Treating Cardiac Arrhythmias
Arrhythmia is an irregular heartbeat. Many people live with some sort of arrhythmia and remain healthy. Other times, cardiac arrhythmias are more serious and must be treated to maintain normal heart function.
If you have arrhythmia that is causing problematic symptoms or if your irregular heartbeat puts you at risk for more serious heart conditions, you may need to be treated to correct the arrhythmia.
Implantable Medical Devices for Arrhythmias
Arrhythmia can be corrected with a medical device that is implanted into your chest and sends electrical signals to maintain a normal heartbeat.
A pacemaker is a small device that sends electrical signals to your heart to maintain a normal heartbeat. The pacemaker sends the signal through a wire to an electrode that rests on your heart wall. The pacemaker can also monitor the heart and respond by stopping signals when you heart is beating normally.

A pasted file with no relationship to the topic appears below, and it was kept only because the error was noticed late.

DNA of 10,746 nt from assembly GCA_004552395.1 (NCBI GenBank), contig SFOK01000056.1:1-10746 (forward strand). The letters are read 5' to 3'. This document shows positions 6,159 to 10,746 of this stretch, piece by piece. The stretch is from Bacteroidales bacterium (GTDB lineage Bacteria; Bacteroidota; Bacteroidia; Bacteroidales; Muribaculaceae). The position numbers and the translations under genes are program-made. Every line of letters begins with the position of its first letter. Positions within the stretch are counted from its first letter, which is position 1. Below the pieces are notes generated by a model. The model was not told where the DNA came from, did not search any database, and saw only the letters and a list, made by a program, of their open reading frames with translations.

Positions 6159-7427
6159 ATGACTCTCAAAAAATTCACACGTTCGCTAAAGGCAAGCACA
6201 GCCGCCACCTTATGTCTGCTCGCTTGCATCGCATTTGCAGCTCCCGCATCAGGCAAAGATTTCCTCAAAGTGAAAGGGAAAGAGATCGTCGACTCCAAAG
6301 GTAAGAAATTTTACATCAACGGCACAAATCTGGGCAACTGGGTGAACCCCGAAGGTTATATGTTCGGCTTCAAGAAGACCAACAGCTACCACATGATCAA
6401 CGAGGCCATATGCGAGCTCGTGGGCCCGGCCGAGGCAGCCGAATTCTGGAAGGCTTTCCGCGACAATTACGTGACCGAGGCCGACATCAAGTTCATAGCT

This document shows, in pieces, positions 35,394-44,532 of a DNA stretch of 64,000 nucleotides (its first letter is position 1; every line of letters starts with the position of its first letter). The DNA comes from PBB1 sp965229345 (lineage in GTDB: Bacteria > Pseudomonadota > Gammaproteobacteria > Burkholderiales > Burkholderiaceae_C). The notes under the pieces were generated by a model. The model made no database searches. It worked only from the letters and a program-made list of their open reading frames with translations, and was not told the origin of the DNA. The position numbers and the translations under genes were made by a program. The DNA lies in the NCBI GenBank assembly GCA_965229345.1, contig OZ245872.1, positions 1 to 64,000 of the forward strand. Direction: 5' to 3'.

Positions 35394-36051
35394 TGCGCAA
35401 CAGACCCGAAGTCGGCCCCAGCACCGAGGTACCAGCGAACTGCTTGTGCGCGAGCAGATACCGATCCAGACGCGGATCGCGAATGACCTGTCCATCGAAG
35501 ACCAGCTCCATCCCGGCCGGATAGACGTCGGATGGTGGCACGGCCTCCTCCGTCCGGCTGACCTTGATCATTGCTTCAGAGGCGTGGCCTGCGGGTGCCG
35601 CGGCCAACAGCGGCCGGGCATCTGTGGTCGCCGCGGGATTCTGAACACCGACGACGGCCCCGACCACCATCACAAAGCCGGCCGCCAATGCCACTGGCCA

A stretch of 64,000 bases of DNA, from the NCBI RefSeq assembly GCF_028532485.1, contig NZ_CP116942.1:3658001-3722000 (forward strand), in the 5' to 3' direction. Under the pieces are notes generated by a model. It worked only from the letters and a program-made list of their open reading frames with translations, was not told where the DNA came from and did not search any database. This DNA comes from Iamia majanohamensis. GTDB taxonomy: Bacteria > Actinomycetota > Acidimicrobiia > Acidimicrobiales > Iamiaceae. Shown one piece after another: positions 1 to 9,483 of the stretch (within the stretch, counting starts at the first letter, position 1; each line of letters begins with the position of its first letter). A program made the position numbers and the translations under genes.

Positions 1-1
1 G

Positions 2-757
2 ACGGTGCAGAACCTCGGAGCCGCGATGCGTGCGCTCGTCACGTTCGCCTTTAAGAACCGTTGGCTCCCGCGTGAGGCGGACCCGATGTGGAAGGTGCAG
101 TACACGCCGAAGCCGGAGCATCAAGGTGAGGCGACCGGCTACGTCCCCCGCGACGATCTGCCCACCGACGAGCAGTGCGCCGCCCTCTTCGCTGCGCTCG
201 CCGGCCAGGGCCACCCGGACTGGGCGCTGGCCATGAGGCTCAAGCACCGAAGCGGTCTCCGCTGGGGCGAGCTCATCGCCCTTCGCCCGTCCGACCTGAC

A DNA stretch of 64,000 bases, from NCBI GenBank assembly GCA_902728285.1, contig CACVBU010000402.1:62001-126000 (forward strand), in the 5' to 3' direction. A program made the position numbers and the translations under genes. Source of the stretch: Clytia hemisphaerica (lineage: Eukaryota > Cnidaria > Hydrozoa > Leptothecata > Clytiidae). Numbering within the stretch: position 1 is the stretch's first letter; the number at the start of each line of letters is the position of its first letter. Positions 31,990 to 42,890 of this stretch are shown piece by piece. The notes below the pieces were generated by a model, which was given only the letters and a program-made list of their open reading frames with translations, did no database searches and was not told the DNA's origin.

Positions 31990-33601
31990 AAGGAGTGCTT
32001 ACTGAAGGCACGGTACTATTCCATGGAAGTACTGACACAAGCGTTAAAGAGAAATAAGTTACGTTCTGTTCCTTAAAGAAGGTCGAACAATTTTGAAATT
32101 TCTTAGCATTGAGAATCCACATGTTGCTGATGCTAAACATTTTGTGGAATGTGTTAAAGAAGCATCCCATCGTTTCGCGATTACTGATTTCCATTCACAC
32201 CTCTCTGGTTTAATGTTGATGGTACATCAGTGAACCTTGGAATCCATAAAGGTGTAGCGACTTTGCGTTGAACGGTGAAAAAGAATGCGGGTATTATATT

Pacemakers can be implanted inside your chest or remain external. External pacemakers are usually temporary.
The ICD is another device which helps your heart beat normally. The ICD is used in people who experience tachycardia (heart beats too fast) or fibrillation (irregular, uncoordinated heart beats that can lead to heart attack). The ICD monitors the heartbeat and responds to tachycardia or fibrillation by shocking the heart to restore normal heart rhythm.
Pacemakers and ICD devices are usually implanted, with surgery, under the collarbone, into the chest, or into the abdominal cavity. Wires are inserted into a vein and guided into the heart. Newer, less invasive procedures are becoming available to implant these devices.
Other Arrhythmia Treatment
Arrhythmia can be treated without implantable devices. One procedure is catheter radiofrequency ablation. A cardiac catheter is used to access and remove abnormal heart tissue that is causing the arrhythmia.